Sustainable BC is a vision for our province dedicated to the principles of sustainability which secures for present and future generations the benefits of a healthy environment and a decent, just and sustainable society.
12 Principles of Sustainable BC
- Social equity - Every British Columbian has a right to clean air and water, healthful food, adequate shelter, quality education and health care, safe surroundings, a sustainable livelihood and active participation in the economy.
- Democracy and due process - All citizens have a right to access to full and accurate information concerning all elements of public policy, meaning- ful opportunities to participate in decisions that affect them and entitlement to fair treatment by the judicial system.
- Protection for the ‘commons’ - The ‘commons’ must be held and managed in the public interest. The shared public trusts are water, air, fish and wildlife, our parks and protected areas, cultural and intellectual assets and amenities such as health care, education, public utilities and infrastructure.
- Resilience - Diversity needs to be fostered in communities and in economic, social and infrastructure systems in order to lessen vulnerability to risk, uncertainty and surprise, to maintain flexibility, to aid adaptation in the face of adversity and to facilitate future innovation and infrastructure.
- Ecosystem protection - The environment must be protected from pollution or other degradation of air, water or soil exceeding that which can be safely absorbed or renewed by nature.
- Biodiversity - Protection of diversity of plant and animal species is essential if ecosystems are to thrive and maintain the resilience necessary for adaptation and survival.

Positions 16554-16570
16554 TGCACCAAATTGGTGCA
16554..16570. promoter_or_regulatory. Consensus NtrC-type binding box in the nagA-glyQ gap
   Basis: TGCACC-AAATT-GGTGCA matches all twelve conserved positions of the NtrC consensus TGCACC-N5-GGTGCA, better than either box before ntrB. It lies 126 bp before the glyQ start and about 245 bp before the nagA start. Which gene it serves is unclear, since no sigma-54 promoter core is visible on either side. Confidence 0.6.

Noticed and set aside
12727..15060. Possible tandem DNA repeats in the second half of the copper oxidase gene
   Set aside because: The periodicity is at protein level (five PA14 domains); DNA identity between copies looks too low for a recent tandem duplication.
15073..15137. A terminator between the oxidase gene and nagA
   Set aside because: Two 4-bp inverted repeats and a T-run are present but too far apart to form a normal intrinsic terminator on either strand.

- Food security - Increased local and provincial food self-sufficiency is essential. We must protect the agricultural land base, promote environmentally sustainable farm practices and support economic viability for food producers.
- Resource conservation - The principles of ‘reduce, reuse, and recycle’ must govern the use of all materials and energy. Renewable resource
use should be less than the rate of replenishment, while non-renewable resource use must be decreased in order to conserve and share equitably with future generations.
- Precautionary principle - Given the best available information, where there is no scientific consensus on risks that specific actions or policies might pose to human health or the environment, decisions must err on the side of caution. Lack of scientific certainty should not be used as a reason to delay action to prevent harm, where a threat to health or the environment exists.
- Full cost economics - The true cost of environmental, social and economic impacts must be fully reflected in the price of all goods and services in order to discourage pollution and resource waste, encourage innovation, encourage socially and environmentally responsible behaviour and true progress toward sustainability.
- Adaptive management - In order to achieve sustainable objectives, the use of best available practices and technologies needs to occur within a culture of continuous learning, adequate monitoring and a commitment to modify strategic directions.
- Just transition - Mechanisms must be in place to manage the transition toward Sustainable BC so that everyone takes responsibility and no one bears an unfair share of the burden of change.
Characteristics of Sustainable BC
Environmental stewardship through public, corporate and personal actions to restore and maintain ecosystem health, reduce human impact on our planet’s life support systems and preserve the diversity of plant and animal species.
A diversified economy that operates within the environmental carrying capacity, that serves the needs and aspirations of people and local communities and that contributes to genuine socio-economic progress for the province as a whole.
Equity in sharing the wealth of the Province fairly amongst all British Columbians through principles of justice and compassion and the recognition that what we leave to future generations is a sacred trust and the best measure of who we are.
Individual and community well-being that results from all of the above and that is built on mutual respect and co-operation, economic, social and political democracy and shared enjoyment of natural, constructed, creative and spiritual elements of our common heritage and sense of place.